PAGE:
‘Dancing ladies’ orchid easy to grow at home

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Oncidium Alliance Photo by Karen Lawrence

Dr. Bob Gilbert 

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Dr. Bob Gilbert

It is amazing what you can find at a grocery store – things you were not searching for and especially things you do not know you really needed.  Blooming potted plants always catch my attention.  Almost always there are Moth Orchids or Phalaenopsis for sale.  I do get a little unnerved by the plants that have been soaked in food coloring that changes the flower color to unnatural ones like blue or orange. Remember they used to do that with carnations?

 About four years ago I found among the grocery store Phalaenopsis some brightly colored blooming Oncidium (on-sid-ee-um) orchids. That reminded me about a birding trip in Guatemala.  On one of our daily travels the van driver spotted a fallen clump of blooming yellow oncidiums laying along the road side. He speculated that it was probably dislodged by a troop of spider monkeys jumping from one tree to the next.  He picked it up to show us that it was attached to a tree branch. It is classified as an epiphyte meaning it uses a host branch only for support.  The roots do not penetrate into the branch looking for food. It is self-sufficient.   It also can attach itself to rocks and is then referred to as a lithophyte, a plant that grows on rocks. 

These grocery store Oncidium orchids had blooms in various colors as well as yellow.  Also, I was a little puzzled that they were offered for sale as most often grocery store plants are easy to grow.  These looked special.  I got curious and looked at a plant label to learn they are called Oncidiums Alliances or Dancing Lady Orchids. As it turns out Oncidiums’ reproductive anatomical parts make it easy to hand-manually cross pollinate it with other orchid species creating a large alliance of related plants.  One list I saw had over 300 named alliances.  This explains the wide variety of bloom colors and shapes.  

 One characteristic of an Oncidium bloom is a swelling or callus on the lip of the lower petal.  Its name comes from a Greek word “onkos” meaning swelling. I am not sure how you get oncidium from onkos?   The alliances come in shades of yellow, red, white and pink with ruffled petal edges.  I often wondered why they were found with Phalaenopsis’ at the store.  I have since learned that their growing requirements are very similar to Phalaenopsis which is a fairly easy orchid to grow at home and whose blooms can last a long time. 

Phalaenopsis and Oncidiums do well in residential temperatures of 75-78 and a little cooler at night.  They both grow well in small to medium size fir bark as the main growing medium. There are dozens of soil recipes with various other materials added to the mix. You can even find already mixed bags of soil for Phalaenopsis at the big box stores which would work for Oncidiums as well.  It is usually recommended to water once a week or when the soil is beginning to dry.   Some people put on the soil surface an ice cube once a week.  It takes some experimentation to find the right amount of light.  They will not tolerate full sun or heavy shade.  Oncidiums perform best in a brighter environment than Phalaenopsis.  Your house is different than mine so your east facing window sill just might be the ideal site.  There are numerous orchid fertilizers on the market.  I think the safest thing to do is to fertilize once a month with a half strength solution.  This way the plant cannot be burned from too much fertilizer.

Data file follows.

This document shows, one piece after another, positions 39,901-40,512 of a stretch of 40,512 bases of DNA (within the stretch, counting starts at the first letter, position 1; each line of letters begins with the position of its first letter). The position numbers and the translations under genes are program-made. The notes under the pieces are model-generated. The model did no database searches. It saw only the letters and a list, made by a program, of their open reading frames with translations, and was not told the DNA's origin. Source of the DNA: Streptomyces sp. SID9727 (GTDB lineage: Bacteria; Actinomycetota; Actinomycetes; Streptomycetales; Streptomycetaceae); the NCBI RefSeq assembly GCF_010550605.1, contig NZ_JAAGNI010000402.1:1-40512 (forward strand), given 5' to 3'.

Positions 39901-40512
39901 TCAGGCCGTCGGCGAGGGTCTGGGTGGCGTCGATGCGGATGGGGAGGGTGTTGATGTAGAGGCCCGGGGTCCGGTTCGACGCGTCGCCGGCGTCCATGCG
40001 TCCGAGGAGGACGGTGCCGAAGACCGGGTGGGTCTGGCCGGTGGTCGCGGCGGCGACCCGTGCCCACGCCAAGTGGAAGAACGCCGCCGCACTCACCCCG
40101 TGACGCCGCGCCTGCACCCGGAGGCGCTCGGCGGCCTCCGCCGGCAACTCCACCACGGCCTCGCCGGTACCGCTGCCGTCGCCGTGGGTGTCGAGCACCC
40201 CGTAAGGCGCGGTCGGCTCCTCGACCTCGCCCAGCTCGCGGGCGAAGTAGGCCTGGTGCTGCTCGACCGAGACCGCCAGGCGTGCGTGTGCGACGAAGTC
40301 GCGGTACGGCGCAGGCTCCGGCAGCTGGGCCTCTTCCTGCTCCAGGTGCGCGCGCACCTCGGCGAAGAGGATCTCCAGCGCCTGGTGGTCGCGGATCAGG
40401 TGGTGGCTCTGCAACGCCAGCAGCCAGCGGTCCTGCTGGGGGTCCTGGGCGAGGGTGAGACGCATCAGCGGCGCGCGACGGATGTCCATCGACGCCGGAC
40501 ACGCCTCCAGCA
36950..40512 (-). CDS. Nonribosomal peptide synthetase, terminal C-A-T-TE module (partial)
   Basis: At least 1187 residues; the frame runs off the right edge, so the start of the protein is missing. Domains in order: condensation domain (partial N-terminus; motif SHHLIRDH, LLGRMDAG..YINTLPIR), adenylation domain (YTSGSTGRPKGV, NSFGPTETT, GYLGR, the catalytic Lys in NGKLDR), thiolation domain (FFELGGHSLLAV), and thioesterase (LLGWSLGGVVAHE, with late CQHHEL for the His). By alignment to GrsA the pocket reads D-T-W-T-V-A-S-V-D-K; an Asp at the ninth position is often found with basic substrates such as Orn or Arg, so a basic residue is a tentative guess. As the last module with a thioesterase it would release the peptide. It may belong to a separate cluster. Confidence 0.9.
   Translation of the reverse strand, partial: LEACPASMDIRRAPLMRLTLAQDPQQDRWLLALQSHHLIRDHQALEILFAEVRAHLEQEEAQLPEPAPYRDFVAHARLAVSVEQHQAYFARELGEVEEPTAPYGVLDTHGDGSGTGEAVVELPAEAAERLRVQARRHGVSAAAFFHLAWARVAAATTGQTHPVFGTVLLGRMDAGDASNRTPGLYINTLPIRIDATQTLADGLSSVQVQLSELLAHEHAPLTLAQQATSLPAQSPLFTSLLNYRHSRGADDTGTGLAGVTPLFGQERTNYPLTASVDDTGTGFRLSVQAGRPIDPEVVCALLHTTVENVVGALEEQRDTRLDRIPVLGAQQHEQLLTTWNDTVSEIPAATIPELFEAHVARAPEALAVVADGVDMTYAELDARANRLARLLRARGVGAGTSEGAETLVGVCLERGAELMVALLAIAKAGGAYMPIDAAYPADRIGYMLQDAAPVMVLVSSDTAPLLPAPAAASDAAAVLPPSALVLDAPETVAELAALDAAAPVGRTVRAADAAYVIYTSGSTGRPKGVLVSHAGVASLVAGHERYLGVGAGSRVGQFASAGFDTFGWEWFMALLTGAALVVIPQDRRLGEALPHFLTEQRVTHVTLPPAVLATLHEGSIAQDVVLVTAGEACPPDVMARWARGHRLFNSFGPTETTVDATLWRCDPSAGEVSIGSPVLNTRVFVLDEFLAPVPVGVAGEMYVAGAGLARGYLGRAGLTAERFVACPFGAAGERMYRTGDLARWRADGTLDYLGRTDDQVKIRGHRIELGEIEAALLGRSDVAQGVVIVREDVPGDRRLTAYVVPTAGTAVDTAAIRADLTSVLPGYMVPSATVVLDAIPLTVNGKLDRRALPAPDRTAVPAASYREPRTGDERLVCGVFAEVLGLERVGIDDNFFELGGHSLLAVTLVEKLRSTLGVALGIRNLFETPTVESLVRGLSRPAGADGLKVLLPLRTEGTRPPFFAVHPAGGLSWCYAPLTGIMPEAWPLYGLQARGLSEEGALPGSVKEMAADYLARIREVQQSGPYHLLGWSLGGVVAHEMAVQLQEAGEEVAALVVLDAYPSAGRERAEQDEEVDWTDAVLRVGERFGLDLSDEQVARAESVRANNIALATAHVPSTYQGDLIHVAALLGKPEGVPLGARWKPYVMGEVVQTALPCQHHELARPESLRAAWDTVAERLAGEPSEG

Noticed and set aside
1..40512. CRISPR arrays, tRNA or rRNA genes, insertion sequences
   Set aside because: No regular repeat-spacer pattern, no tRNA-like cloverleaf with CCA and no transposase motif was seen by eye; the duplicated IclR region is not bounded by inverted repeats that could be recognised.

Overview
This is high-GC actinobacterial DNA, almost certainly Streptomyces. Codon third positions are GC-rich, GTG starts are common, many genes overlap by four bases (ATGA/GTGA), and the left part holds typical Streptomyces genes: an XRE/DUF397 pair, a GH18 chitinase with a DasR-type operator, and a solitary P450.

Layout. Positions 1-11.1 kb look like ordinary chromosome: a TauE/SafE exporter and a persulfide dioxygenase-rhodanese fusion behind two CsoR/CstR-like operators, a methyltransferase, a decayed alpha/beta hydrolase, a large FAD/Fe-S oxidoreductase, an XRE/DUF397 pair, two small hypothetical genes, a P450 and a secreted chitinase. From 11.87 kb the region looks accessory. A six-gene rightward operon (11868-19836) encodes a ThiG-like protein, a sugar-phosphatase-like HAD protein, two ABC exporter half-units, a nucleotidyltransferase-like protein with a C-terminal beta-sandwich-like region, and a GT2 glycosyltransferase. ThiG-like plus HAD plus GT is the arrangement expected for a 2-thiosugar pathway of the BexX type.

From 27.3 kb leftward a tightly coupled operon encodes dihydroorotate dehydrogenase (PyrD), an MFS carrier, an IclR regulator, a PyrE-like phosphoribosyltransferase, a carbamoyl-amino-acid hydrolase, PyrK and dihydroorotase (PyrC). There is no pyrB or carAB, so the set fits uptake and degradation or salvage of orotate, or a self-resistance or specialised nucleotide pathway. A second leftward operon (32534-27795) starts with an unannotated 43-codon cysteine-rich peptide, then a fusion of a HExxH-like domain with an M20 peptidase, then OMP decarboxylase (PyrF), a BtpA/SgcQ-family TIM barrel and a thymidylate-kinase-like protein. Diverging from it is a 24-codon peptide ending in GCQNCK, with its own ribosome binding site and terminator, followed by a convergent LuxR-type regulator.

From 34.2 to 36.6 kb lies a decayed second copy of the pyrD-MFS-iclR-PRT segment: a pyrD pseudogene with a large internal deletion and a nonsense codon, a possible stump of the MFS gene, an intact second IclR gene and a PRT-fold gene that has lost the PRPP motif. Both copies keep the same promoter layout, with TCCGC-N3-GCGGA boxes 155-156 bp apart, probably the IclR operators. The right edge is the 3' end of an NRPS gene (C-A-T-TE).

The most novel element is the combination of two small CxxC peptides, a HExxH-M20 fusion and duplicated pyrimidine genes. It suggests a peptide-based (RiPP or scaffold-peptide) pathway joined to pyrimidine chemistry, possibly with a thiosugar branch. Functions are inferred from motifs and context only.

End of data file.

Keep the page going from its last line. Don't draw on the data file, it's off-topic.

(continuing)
Keep in mind the grocery store really is not interested in selling you something that will die as soon as you get it home.  So, they offer easy and attractive plant materials that have a good survival rate for average conditions and for the average gardener.  Look what happened to my Oncidium Alliance plant after four to five years.  Although I have a greenhouse, I am convinced you can accomplish the same with just a little thought and effort at home.  Also, from the photo you can see why Oncidiums are sometime classified as spray orchids and have the common name Dancing Ladies.  With a little breeze the flowers sway as if it is dancing.  My plant has just finished blooming after four months of display.  I divided it into four big clumps.  Next time it blooms I will have a chorus line of Dancing Ladies that will not have a “hole in their stockings or their knees won’t be a’knocking.”

Dr. Bob Gilbert, now living in Franklin, is co-founder of Smith Gilbert Gardens in Kennesaw, Ga.

Karen Lawrence is a professional horticultural and wild life photographer from Franklin. 

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